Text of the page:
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South Korea Nears Conclusion of 16-Month YouTube Antitrust Investigation

 |  June 23, 2024

South Korea’s antitrust regulator is poised to conclude its extensive 16-month investigation into YouTube next month, focusing on potential rule breaches related to bundling its music streaming service with its ad-free premium subscription program.

During a press conference on Friday, Korea Fair Trade Commission (KFTC) Chairman Han Ki-jeong acknowledged industry and consumer concerns regarding YouTube’s bundling practices. “The antitrust agency is well aware that the industry and customers raised concerns over the bundling of YouTube Music with the YouTube Premium subscription,” Han stated.

The KFTC’s investigation aims to determine whether the integration of YouTube’s services has unfairly impeded other music streaming businesses, thus restricting competition within the Korean market. “The KFTC will complete its investigation in July and take strict measures if YouTube is found to have broken laws,” Han added.

The probe began in February last year with an on-site investigation into Google Korea, specifically examining allegations tied to YouTube Music. Despite the prolonged duration of over 16 months, the investigation has yet to reach a conclusion.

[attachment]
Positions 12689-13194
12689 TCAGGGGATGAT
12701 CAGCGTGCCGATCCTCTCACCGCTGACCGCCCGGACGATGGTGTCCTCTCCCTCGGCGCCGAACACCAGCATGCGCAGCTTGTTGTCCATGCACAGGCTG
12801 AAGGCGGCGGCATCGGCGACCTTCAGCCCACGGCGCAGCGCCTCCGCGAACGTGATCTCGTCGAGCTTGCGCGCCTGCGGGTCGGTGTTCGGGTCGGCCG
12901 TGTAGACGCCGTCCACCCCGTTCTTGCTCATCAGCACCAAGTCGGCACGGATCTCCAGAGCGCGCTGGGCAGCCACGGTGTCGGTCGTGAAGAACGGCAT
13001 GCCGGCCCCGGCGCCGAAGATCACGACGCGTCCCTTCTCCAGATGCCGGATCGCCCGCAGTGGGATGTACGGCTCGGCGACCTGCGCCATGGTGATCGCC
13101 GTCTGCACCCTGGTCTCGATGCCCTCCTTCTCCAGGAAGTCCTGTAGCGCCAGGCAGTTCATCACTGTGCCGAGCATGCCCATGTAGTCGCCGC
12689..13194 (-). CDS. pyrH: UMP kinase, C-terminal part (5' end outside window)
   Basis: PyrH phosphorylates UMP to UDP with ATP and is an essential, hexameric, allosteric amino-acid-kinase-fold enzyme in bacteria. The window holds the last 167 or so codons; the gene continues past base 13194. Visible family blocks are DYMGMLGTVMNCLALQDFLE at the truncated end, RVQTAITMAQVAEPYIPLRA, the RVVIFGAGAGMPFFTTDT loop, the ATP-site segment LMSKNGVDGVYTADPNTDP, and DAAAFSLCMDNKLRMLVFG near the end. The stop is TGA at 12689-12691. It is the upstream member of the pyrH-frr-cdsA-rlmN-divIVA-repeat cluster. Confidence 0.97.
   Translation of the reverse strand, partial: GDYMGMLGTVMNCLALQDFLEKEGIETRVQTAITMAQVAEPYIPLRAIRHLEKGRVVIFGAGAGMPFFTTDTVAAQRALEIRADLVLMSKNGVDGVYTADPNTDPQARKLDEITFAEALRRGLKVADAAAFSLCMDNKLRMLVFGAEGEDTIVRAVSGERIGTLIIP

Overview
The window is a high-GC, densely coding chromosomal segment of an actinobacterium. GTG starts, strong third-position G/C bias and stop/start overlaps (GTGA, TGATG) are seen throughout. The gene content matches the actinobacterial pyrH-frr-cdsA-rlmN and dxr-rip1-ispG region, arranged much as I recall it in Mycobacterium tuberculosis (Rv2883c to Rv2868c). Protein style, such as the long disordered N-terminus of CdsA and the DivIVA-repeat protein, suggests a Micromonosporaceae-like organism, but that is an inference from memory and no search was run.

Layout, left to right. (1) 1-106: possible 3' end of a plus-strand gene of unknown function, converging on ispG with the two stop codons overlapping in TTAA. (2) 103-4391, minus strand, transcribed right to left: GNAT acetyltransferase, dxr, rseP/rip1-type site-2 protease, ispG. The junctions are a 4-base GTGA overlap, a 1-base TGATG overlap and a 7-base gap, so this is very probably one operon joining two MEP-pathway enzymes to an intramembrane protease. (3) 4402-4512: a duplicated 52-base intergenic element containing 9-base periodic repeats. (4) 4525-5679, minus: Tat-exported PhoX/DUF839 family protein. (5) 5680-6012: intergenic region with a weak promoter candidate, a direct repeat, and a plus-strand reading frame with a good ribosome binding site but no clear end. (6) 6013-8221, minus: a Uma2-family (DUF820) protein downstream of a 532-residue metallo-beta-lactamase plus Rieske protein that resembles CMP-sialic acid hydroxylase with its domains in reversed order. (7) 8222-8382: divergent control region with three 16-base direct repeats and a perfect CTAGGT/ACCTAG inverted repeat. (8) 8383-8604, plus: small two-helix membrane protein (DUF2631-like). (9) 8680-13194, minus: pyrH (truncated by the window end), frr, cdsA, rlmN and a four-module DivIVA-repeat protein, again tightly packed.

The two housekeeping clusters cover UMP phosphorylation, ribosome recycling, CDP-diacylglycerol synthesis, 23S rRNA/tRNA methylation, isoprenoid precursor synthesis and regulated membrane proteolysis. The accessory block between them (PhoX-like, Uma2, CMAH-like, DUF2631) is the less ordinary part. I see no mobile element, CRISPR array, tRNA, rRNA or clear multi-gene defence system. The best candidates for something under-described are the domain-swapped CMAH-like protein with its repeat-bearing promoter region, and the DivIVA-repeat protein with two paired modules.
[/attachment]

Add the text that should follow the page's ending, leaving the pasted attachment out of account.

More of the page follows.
Additionally, the KFTC is scrutinizing whether YouTube has exploited its market dominance to secure a larger share of the local music streaming market. Should YouTube be found in violation of South Korean laws, the company could face fines amounting to up to 6 percent of its sales.

In recent years, YouTube Music has been bundled with YouTube Premium subscriptions at no extra cost, a strategy that has significantly boosted YouTube’s subscriber base in South Korea. The outcome of the KFTC’s investigation could have substantial implications for YouTube’s business practices and market dynamics within the region.
Source: Korea Herald